Situated on the River Test and surrounded by picturesque rolling countryside, Whitchurch is Hampshire’s smallest town. Early settlements here date from around 400BC, and there is also evidence of a Roman presence with archaeological excavations unearthing ancient tools and pottery. The town has had a church since the 9th century with the present All Hallows building dating from the 1200s.
Much of this charming town is a conservation area and contains many listed and notable buildings. The river has had a significant role in the town’s history, and led to some of its earliest industries with five Mills being built in the area for silk, grain, wool and paper production. Bere Mill was built by the Portals family in the 18th Century and went on to supply paper to the Bank of England. Near the centre of the town is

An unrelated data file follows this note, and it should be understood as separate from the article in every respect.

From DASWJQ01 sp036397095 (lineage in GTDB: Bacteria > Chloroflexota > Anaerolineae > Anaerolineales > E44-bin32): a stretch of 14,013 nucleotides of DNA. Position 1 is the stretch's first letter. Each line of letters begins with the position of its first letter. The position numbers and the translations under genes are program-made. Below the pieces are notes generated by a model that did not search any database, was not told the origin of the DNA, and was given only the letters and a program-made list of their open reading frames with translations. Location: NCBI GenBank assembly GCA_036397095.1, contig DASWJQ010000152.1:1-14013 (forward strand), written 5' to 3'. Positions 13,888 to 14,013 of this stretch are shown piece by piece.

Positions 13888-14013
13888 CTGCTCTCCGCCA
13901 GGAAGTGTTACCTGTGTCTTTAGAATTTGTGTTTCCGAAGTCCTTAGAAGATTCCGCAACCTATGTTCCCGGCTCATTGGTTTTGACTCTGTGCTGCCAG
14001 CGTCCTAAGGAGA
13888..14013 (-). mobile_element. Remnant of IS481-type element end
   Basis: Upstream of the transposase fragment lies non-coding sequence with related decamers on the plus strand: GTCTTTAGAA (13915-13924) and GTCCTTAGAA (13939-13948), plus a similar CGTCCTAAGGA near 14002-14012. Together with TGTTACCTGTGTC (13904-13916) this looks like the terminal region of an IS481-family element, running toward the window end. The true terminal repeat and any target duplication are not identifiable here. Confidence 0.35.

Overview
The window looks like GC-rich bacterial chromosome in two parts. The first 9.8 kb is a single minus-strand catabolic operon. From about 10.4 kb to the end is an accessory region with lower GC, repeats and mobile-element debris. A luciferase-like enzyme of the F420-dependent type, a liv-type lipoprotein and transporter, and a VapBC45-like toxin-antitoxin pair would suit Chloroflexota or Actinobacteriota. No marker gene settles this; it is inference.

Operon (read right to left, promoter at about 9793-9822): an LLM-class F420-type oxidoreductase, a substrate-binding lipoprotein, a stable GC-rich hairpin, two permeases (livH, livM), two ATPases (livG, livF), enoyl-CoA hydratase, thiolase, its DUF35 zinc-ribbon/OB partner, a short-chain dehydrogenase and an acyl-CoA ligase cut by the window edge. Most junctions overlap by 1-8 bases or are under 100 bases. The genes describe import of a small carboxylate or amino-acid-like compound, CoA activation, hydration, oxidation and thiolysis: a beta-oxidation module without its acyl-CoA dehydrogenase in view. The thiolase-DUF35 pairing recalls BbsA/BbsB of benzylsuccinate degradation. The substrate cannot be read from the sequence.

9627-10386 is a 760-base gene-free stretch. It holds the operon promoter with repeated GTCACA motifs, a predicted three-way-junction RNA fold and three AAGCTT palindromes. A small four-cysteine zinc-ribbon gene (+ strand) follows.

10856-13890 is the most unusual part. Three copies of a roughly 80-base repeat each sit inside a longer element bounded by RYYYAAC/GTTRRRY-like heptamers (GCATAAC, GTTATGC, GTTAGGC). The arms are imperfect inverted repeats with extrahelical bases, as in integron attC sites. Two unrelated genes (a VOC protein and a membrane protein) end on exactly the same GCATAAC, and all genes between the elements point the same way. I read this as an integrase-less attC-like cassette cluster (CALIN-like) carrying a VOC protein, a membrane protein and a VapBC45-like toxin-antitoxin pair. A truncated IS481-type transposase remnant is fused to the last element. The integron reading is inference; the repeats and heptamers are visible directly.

There is an attractive waymarked walk known as The Mill Trail along the River Test which passes five historic mills, including the Silk Mill. River crossings allow short cuts to create walks of 2, 3.5 or 4.5 miles.
The North Wessex Downs, an Area of Outstanding Natural Beauty, is only a short distance North West of the town. This beautiful countryside is home to Watership Down, immortalised in the famous book of the same name. In fact, the author of Watership Down, Richard Adams, lives in Whitchurch.
Map & Directions
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Whitchurch is on the A34 north/south route which links Southampton to the Midlands and the north, and is also just three miles north of the main M3/A303 London to West country route. For traffic from Andover or Basingstoke, the B3400 connects directly.
Public Transport Directions
Whitchurch railway station is situated on the northern edge of the town and is on the main London – Exeter railway line with trains approximately every hour in each direction, with more during peak times.
Whitchurch is served by regular buses on weekdays and Saturdays with services to Basingstoke, Andover and Winchester.